Criticism of IMF’s remedy Based on the negative facts, IMF was criticized for its wrong approach of tackling East Asia crisis. The Neo-classical methods were proved wrong by Keynesian economists. They emphasized that Asian countries did not need economic austerity, but indeed expansionary policies to restore the confidence and prosper the gloomy economy in East Asia region. In the time of recession, Keynes’s contended that expansionary policies referring to government expenditure injection (also the allowance of a moderate deficit ), tax cutting and the raise of interest are crucial for stemming loss of confidence, panic and negative contagion. As a vital variable in his theory, the speculative demand for money is very sensitive to interest rates, because it pits demand for liquidity against for interest-yielding bonds. People do not want to invest in bonds or credit instruments and preferred to keeping the additional money as speculative demand. This results in a credit crunch (Lim, 1999). Given that the embedded cause of East Asia crisis was more about the psychological panic and loss of confidence, carrying out an austerity policy aggravated the credit crunch in countries and the growing ‘liquidity trap’ inflicted a vaster outflow of capital which accelerated the slide towards recession rather than recovery due to its failure of providing the liquidity required to avoid insolvency of financial institutions and calming creditor panic. In a whole, Keynes’s theories justified the criticism on IMF’s austerity policies in exacerbating the financial crisis in East Asia and delaying the recovery of East Asia economy.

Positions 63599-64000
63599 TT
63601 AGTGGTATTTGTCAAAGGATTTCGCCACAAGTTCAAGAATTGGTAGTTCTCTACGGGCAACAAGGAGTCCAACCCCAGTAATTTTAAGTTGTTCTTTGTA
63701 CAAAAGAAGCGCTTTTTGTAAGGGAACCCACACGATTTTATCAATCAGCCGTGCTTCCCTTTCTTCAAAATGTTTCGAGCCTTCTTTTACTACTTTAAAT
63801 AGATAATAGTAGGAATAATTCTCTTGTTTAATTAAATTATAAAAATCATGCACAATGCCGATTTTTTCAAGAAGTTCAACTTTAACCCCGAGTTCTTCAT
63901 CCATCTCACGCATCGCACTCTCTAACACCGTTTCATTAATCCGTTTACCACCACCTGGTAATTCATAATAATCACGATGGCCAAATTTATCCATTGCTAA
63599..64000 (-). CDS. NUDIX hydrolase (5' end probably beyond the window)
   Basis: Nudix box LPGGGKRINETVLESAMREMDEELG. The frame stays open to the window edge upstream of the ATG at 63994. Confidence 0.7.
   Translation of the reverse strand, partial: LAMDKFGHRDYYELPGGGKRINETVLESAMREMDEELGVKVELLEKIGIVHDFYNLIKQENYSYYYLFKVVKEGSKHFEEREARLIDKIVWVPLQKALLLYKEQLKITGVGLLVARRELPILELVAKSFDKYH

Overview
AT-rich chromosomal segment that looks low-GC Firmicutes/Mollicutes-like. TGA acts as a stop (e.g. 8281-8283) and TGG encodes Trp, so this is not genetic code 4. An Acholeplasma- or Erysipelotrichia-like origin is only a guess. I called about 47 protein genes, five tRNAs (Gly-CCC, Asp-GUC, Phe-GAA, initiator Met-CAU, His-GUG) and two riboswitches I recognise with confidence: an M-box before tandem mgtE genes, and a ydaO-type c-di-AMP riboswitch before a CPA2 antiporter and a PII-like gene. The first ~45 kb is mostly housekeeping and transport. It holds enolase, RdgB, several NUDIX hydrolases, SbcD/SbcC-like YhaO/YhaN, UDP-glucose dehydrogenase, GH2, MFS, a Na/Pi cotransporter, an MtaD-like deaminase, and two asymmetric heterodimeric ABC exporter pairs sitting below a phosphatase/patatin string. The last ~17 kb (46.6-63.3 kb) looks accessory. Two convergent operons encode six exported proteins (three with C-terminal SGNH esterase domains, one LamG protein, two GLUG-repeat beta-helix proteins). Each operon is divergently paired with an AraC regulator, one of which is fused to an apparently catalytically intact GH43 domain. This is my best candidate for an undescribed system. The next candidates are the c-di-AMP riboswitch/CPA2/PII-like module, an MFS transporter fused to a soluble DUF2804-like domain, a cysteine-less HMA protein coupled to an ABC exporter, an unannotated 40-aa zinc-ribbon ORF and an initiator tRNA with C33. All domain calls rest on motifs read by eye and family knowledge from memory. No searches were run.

A convert of IMF programs

Faced to a worsening financial situation in East Asia and numerous criticisms, IMF finally confessed its mistakes that the program projections badly misgauged the severity of downturn. In the second-phase (1998) of the bailout, the IMF drastically revamped its strategy by converting its policies from a Neo-classical aspect to the Keynesian expansionary strategies, attempting to re-instil market confidence. Although these modified policies helped relieve the financial crash in East Asia countries, the controversy of IMF’s remedies and its flunk in tacking with the East Asia crisis made it understandable why it was still the target of the criticisms from different schools of economists.